Disclosure: By posting this recipe I am entering a recipe contest sponsored by National Dairy Council and the Quaker Oats Center of Excellence and am eligible to win prizes associated with the contest. I was not compensated for my time.
Breakfast. For a girl who wakes up insanely early (by choice I might add), skipping this meal would be the death of me. Word on the street is that breakfast is pretty important and not just for us early risers. So if you’re one of those “I don’t do bfast” people (ahem…I’m talking to you, my lil’ brother), it’s time you come into the light.
Today, it’s all about the powerful combination of 100% whole grain oats and the goodness of reduced/low-fat dairy. The Recipe Reduxers were challenged to create a unique and nutritious recipe with these two iconic breakfast items. For daily recommended servings, click here. The Recipe Reduxers were challenged to create a unique and nutritious recipe with two of the most iconic breakfast items.
Being Asian, I
obsess worry about developing osteoporosis so I try to get in as much vitamin D and calcium from sunlight and food as I can. Reduced fat dairy products are def a part of the equation. During my recent trip to S.Korea, I was surprised to find the incredible popularity of dairy products, especially cheese. I suppose it can be attributed to the ever-increasing popularity of Western and fusion foods. From pastries, rice and noodles dishes to even patbingsoo!, the addition of cheese was sure to make it a hit. I can just feel our bones are getting stronger ;).
Sorry… Onto this Mexican oat pudding! The inspiration comes from the Hungryman who’s absolutely head over heels for Mexican rice pudding, or “arroz con leche”. I must admit, it’s pretty good stuff. However, I decided to try a healthier twist by omitting all the evaporated, condensed, and whole milk and substituting with low-fat milk. As for the rice, steel cut oats are a great substitute because it thickens beautifully when simmered in liquid, resulting in a nice creamy consistency. A special bonus is that unlike rice, the steel cut oats add a subtle nutty flavor. And of course, a generous amount of cinnamon is a MUST.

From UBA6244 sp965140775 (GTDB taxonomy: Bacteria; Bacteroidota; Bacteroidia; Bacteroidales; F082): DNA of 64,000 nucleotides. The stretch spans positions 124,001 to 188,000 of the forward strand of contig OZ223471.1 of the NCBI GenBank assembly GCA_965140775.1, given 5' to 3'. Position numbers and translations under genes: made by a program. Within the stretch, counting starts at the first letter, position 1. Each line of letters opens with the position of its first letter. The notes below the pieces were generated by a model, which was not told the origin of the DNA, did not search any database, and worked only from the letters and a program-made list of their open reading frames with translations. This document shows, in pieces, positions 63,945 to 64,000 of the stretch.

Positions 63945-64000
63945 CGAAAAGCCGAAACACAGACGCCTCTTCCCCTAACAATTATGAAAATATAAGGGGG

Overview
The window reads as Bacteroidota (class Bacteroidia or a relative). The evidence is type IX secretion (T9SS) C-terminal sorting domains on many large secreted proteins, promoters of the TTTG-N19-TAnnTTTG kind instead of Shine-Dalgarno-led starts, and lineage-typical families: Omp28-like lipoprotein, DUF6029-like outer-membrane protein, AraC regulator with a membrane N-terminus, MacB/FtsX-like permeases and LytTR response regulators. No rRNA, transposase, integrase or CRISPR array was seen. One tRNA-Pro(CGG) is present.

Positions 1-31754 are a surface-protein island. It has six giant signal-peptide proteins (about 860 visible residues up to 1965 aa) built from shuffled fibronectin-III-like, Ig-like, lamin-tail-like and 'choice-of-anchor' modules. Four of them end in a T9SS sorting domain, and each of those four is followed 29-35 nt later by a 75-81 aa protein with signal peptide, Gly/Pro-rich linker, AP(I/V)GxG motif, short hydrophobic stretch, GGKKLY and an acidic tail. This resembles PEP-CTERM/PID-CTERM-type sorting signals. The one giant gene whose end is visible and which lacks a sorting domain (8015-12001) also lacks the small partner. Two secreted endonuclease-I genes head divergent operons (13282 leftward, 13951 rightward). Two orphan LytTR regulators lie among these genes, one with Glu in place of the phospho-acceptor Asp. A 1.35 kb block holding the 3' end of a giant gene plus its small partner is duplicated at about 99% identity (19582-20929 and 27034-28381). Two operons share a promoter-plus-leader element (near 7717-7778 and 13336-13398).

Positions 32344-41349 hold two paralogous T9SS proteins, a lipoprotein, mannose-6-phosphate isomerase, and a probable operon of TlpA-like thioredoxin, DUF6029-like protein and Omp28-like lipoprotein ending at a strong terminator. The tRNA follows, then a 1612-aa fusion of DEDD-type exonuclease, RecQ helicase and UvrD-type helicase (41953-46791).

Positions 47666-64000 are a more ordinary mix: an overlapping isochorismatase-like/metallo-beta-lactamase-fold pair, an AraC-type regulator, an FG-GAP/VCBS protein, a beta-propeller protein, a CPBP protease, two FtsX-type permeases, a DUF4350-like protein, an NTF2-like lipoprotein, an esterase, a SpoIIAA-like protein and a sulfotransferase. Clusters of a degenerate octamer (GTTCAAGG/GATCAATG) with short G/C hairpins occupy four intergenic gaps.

You can top it with various fruits or in this case, nut clusters! Spicy Mexican nut clusters to be exact. And boy do they add a kick, thanks to the incorporation of chili powder and cayenne pepper. Thus, I heart them. If you can get your hands on Mexican chili powder, even better! If you like heat, that is. You can also add some old fashioned rolled oats into the mixture for a delicious power snack, but since I intended to serve the clusters as a topping for my steel cut oats, I opted out this time.
I couldn’t have asked for a better result! The pudding had the familiar milky essence and bold cinnamon flavor on initial taste, but did not overwhelm with sweetness in the finish, allowing for the addition of a topping. The nut clusters infused each spoonful with texture and a pleasant lingering heat. By themselves, the clusters packed quite a punch, but paired with the creamy pudding, they were fairly tame…just enough to keep your palate interested. The combination truly made for a harmonious bite. May you never skip breakfast again! 😉 Fuel up in the best possible way with this stick-to-your ribs oat pudding.
- 3 cups of 2% reduced fat milk
- 1 cup water
- 1 cup steel-cut oats
- 1 teaspoon cinnamon
- 1 teaspoon vanilla extract
- Orange zest (optional)
- 1 cup mixed nuts (I used almonds and walnuts)
- ¼ cup pumpkin seeds
- ¼ cup sunflower seeds
- 1 tablespoon flaxseeds
- 1 tablespoon coconut oil
- ⅓ cup honey
- 1 teaspoon cinnamon
- ¼ teaspoon chili powder
- ¼ teaspoon cayenne pepper
- ¼ teaspoon salt
- Preheat oven to 300F. Line a baking sheet with parchment paper or Silpat. Mix nuts and seeds in a bowl. Toss thoroughly with cinnamon, chili powder, cayenne pepper, and salt. In a small saucepan over medium low heat, warm the coconut oil and honey. Pour liquid mixture over the dry mixture. Mix well. Spread the mixture evenly onto the prepared baking sheet and bake for 20-25 minutes, until golden brown, tossing at the halfway point. Allow for it to cool COMPLETELY, at least 30 minutes, or until hardened (and sticky). Break apart and store in an airtight container.
- In the meanwhile, pour milk and water into a pot and bring to a boil. Pour in the steel-cut oats and stir. Bring pot back to a boil (Do not walk away as liquid may overflow out of the pot). Reduce heat to low to allow for oats to simmer for 20-30 minutes depending on your desired consistency. It's important to stir occasionally. Cook longer for thicker pudding. Serve immediately with the nut clusters (Optional: Add some orange zest for a bright citrus kick). Leftovers can be stored in an airtight container in the fridge. When reheating, stir in a bit of milk to loosen up the oats.